NEW HAVEN, Conn. (WTNH)– There is support for young adults diagnosed with cancer. The fight against cancer takes on a different twist for patients in the prime of their lives.
A remarkable group of young adults invited News 8’s Jocelyn Maminta to get a glimpse of what they say has become a lifeline for survival. Once a month they gather to share their innermost feelings. This is IMPACT, a young adult cancer support group, at Smilow Cancer Hospital at Yale-New Haven.
“I’m going to challenge you a little bit today and I want you to think about the positives. So what are the strengths, what have you gained from this cancer experience,” said Co-Facilitator, Angela Khairallah.
Nicole Potter, a 24-years old with Acute Promyelocytic Leukeumia is first to speak up.
“You definitely get a new outlook on life, so you kinda don’t sweat the small things as much, so you break a nail, you’re going to live,” said Potter.
Keeping it real is what this tight knit group is all about.
“They are at a very critical time in their life when many of them are either going to school, starting careers, getting married, thinking about family, being aware that those are sensitive issues that they are likely to want to talk about,” said Lisa Barbarotta, Smilow Cancer Hospital at Yale-New Haven.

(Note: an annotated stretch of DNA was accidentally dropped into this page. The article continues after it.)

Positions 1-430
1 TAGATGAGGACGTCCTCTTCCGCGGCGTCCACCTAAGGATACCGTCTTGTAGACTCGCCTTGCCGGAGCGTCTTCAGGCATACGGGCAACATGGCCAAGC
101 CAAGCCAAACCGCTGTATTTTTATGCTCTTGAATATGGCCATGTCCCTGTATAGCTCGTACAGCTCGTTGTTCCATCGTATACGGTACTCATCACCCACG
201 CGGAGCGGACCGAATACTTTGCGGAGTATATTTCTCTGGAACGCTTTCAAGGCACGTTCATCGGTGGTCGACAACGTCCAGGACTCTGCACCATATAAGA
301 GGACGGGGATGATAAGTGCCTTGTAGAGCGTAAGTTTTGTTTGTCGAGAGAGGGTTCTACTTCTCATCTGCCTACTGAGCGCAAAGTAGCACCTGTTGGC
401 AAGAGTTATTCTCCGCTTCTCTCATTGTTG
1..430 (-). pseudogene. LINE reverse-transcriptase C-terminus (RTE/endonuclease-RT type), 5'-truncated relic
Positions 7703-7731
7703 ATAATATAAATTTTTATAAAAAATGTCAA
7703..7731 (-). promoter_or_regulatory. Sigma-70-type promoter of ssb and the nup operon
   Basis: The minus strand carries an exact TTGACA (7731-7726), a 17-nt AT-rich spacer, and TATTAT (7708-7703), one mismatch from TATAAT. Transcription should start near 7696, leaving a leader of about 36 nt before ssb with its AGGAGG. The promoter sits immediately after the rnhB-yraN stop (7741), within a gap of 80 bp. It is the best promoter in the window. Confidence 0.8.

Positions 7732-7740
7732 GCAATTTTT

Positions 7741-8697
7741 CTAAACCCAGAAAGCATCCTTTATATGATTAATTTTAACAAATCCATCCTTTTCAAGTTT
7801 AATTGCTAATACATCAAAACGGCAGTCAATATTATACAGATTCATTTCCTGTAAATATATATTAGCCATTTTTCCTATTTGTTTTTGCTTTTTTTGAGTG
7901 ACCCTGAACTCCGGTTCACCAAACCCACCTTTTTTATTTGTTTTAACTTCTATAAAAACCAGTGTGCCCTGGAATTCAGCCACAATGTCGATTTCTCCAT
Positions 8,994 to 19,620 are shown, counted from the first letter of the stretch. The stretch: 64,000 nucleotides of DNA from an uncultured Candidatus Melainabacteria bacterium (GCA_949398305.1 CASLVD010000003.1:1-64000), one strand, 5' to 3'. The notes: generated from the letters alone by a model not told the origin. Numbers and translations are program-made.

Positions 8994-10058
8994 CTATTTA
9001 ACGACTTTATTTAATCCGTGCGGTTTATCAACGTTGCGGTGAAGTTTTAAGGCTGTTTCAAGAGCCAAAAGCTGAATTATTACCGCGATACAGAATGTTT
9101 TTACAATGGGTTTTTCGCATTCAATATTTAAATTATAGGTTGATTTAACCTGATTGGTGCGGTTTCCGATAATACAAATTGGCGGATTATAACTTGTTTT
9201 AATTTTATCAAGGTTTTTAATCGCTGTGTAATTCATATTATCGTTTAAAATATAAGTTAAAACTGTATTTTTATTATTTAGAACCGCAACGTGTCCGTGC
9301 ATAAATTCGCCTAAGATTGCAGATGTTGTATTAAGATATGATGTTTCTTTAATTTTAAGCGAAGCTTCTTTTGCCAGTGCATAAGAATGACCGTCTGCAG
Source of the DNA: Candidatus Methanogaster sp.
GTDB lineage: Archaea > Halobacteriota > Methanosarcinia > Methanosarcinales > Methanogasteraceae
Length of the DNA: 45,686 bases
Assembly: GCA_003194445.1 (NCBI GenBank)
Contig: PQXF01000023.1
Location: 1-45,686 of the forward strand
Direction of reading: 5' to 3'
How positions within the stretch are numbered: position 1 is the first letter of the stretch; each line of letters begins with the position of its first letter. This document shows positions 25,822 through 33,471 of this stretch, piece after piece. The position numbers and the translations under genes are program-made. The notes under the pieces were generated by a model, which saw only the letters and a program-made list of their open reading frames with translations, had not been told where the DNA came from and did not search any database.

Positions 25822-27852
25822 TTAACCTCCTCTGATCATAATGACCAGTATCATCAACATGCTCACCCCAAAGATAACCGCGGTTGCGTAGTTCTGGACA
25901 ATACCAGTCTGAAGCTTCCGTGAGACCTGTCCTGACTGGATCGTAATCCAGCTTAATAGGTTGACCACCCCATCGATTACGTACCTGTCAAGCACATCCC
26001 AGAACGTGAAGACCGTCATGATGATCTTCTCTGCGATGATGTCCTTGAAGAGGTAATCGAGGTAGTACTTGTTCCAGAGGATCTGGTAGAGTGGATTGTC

Jaime DeClement was diagnosed with stage four breast cancer at 35-years-old. She saw the need for it after a Grand Canyon trip with other cancer survivors.
“Cancer is just a comma, I am so much more than my cancer diagnosis,” said DeClement. “I didn’t think I needed a support group but being around other young adults, it was amazing to just have that level of understanding.
34-year-old Jennifer Blair is a cervical and thyroid cancer patient.
“Sometimes people in my life don’t understand if I’m anxious or if I’m sad about things. They care and they love but they don’t understand so I really just wanted to meet some people that would,” said Blair.
Todd Massari, recovering from a bone marrow transplant for Acute Myeloid Leukemia, is 26-years-old.
“I’m still going through a lot of tough stuff with where my treatment timeline is at and my recovery from transplant and I have noticed that its been a lot easier for me psychologically in the last few months, having this regular support here,” said Massari.
It’s in this safe haven where they have found what was missing in their fight against cancer.
They also text, Facebook and eat out together. Jaime is also organizing the group’s participation in this year’s Closer to Free Ride, benefiting Smilow Saturday, September 6th. For more information on how you can donate or sign up for the ride, go to rideclosertofree.org.
Jaime says she’s determined to finish the 100 mile route no matter how long it takes.